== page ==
Sales Training Tip #344: What You Sell is Irrelevant

What you sell is irrelevant. It’s what people buy from you that’s important.

This week’s tip requires a little thinking but I view it this way: If I offer you a steak dinner but you don’t eat it, then what’s the point of me offering you a steak dinner?  Sometimes we get so caught up trying to make our sales offering and sales presentation so cute and neat that we forget to determine if it is even something the customer wants.

Before we can put any offer out in the marketplace, we first have to do some market research to determine if there is even a need to fill.  Too many times we get caught up in our own pursuit of the “shiny object” that we think everyone will want it. We fail to see how the idea doesn’t have any merit outside of our mind or our company’s philosophy.   How many times have we seen companies spend millions of dollars launching a new item, only to see it fail because they didn’t determine if it was even something the customer would be willing to buy.   Ask yourself the following questions:

Does this item / service fill an existing need?

If it does not fill an existing need, am I capable of creating the awareness for the need?

How does this differ from other solutions the customer might be able to use?

Who needs this and how critical is it to them?

What are the top five benefits as to why customers will buy?

When you begin to really answer these questions, you have a clearer picture of what people are willing to buy.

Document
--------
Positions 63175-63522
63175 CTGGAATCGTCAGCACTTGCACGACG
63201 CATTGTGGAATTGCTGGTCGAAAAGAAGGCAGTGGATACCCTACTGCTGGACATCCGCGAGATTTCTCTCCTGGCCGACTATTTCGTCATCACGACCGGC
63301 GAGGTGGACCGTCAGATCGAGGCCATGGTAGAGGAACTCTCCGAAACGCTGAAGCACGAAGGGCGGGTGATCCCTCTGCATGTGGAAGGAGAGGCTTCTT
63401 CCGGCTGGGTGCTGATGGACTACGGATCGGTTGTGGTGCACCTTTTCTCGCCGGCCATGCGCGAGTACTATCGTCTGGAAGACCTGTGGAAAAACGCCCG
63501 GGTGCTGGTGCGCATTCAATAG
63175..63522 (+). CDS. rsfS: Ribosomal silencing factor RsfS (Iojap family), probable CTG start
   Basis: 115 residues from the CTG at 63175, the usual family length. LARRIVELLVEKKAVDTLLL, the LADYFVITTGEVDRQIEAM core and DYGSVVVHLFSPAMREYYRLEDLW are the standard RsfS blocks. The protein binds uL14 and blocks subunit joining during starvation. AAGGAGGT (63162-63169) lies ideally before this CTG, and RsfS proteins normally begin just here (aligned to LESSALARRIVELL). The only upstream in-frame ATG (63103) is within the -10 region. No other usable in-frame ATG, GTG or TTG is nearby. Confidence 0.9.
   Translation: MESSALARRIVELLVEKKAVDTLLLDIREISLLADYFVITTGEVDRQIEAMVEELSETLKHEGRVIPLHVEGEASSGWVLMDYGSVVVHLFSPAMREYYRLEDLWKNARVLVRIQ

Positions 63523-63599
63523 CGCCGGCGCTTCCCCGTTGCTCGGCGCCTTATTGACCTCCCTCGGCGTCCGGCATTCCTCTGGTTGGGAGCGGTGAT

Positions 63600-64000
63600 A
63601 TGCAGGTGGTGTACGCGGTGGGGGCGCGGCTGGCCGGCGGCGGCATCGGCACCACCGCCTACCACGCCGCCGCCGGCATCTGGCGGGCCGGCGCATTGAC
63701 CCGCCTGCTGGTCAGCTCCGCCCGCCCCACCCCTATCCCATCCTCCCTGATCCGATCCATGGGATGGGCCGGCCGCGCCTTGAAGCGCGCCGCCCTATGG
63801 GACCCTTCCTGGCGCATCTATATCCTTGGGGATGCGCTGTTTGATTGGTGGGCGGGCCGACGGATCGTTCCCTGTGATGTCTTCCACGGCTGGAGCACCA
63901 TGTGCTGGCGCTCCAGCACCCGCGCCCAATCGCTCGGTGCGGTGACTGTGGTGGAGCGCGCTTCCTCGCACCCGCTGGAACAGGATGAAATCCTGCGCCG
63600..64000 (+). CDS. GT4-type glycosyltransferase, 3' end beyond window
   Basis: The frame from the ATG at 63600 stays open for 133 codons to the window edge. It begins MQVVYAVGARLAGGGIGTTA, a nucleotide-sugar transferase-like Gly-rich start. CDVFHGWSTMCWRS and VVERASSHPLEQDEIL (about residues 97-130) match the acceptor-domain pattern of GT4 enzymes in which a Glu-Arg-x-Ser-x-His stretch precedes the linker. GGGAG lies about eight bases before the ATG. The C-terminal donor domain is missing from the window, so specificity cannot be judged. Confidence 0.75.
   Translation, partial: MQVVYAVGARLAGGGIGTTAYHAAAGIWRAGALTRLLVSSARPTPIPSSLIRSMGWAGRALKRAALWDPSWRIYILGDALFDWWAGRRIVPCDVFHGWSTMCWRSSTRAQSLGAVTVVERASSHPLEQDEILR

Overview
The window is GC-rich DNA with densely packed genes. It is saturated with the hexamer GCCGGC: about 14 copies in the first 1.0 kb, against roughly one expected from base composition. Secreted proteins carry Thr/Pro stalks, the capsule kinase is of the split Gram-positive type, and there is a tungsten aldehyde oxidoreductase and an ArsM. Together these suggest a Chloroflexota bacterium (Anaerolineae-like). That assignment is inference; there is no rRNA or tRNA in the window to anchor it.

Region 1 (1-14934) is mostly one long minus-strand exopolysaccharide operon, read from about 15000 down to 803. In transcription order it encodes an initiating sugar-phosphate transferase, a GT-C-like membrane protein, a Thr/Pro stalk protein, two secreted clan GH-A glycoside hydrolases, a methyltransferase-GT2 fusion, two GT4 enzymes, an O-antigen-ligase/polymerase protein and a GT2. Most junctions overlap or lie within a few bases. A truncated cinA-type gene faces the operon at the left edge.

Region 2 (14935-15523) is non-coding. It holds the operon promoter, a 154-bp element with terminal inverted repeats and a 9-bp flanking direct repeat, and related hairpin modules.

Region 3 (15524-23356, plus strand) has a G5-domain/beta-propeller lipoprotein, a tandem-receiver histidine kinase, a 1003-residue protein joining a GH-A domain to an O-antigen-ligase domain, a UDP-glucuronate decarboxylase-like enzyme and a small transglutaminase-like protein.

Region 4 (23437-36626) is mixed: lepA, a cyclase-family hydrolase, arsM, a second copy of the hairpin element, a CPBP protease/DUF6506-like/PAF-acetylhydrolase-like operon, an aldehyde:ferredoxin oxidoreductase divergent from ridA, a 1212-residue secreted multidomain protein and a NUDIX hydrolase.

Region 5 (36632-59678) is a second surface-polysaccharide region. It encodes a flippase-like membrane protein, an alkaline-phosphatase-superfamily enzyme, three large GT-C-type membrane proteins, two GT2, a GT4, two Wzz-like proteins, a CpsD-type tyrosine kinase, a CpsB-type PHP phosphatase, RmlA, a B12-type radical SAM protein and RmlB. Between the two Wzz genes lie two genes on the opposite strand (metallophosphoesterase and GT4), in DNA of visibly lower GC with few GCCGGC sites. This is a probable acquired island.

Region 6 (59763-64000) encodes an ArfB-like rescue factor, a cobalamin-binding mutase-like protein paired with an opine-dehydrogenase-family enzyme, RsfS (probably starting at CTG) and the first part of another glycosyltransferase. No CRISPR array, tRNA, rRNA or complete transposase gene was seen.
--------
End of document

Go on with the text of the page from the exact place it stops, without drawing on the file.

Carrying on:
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4 thoughts on “Sales Training Tip #344: What You Sell is Irrelevant”

  1. Pingback: Tweets that mention --

  2. Bad salespeople think everyone is interested in what they are selling and don’t hesitate to tell people all about it. Good salespeople find out what people want and why they want it before presenting their solutions. Ears first, then the mouth.

  3. I sell a product that lots of people need. The key for me is talking to enough people in order to find prospects who are currently interested in what I sell. Many failed products may have had a market – but the outreach needed to find interested customers may have been missing.
    Further, it’s not enough just to inform buyers about what you are selling. You need a proactive response prompt – a clear reply if a prospect is interested! Otherwise, you may end up helping your competitor make a sale. Here is an article on writing replies and proactive marketing material that may help: Thanks!

  4. Mark your comment makes so much sense. Too often sales people forget about the WIIFM (Whats in it for me?)philosophy. If we simply look at our clients or prospective clients from their “front porch” we can do so much more to help them.

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